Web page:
Introducing Herd Fire
Thursday, January 21st, 2010
And that just extensions. Same goes for many aspects of Firefox configuration, language, about:config, etc. Would it not be better to have several Firefox profiles, one for each task? If you ask me, it would.
One problem though – even if you find the hidden Firefox profile manager, Firefox will not let you launch multiple instances of it without a bit of coercion. Previously, I resorted to all kinds of commandline trickery to manage my profiles until I found a script somewhere on the web (I’ve been unable to find it again. If you know it, please post a comment – I’d like to give proper attribution) that helped me set up copies of Firefox.app for each profile, but it had its limits. It did not work for Firefox.app itself, only for its named copies. It also renamed the Firefox binary, causing trouble for other scripts. So I’ve rewritten it in Python, improving a few key things:
- It modifies
Info.plistto use a launching script instead of renaming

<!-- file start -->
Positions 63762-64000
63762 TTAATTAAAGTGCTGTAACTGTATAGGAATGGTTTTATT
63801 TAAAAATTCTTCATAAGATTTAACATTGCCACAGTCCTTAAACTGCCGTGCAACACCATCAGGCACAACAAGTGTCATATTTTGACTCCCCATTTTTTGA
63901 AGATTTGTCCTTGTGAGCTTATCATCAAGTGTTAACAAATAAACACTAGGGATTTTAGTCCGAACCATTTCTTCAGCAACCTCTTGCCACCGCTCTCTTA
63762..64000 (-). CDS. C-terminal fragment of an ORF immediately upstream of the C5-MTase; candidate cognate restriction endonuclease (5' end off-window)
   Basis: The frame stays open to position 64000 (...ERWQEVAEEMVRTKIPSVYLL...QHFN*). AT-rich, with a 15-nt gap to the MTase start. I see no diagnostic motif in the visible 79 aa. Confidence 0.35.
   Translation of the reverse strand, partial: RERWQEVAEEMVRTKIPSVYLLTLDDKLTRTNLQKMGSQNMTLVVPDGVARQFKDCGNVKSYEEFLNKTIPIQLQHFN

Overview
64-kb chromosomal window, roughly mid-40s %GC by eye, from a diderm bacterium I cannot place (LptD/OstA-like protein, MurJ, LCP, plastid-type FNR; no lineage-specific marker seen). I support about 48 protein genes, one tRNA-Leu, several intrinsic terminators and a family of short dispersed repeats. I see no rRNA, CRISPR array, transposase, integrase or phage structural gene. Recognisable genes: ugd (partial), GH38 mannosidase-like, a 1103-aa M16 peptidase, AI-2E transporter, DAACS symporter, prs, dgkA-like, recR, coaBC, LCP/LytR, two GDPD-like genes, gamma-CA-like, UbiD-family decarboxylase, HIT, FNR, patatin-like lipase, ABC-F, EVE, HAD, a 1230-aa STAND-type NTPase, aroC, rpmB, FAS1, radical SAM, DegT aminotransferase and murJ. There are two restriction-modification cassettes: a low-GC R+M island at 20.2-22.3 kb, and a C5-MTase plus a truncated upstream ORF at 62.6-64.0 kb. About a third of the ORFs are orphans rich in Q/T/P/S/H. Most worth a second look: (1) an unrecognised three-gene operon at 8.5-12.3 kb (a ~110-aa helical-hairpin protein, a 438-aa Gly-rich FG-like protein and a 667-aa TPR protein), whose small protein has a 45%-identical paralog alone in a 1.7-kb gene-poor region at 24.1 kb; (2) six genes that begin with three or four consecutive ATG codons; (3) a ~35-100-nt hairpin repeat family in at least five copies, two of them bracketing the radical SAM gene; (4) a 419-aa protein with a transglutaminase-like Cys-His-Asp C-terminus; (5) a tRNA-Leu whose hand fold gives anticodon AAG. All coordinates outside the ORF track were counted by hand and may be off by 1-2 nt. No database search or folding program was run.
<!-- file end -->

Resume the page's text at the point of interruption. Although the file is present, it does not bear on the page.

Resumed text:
- It sets the normal Firefox.app to use the profile named “default”.
Instructions for use
- Download Herd Fire.
- Copy your Firefox.app to create a named copy (I’m using the name “example” here):
- Run Herd Fire ( run it from the folder its located in, or stick it in a folder on your path):
- Launch your new Firefox copy.
- If there is not a Firefox profile with the extra name you gave your
Firefox.app copy (in this case “example”), the profile manager will appear.
In that case, use it to create a new profile with the correct name.
- Firefox-example.app will now always start with the “example” profile
activated. Firefox auto updater might break this. In that case, all
you need to do is to run
The code is in a GitHub repository, so please don’t hesitate to fork, file bugs, etc.
My name is Mikkel Høgh, I've worked with web tech for the last 20 years. These days, I work with e-commerce in Central Switzerland.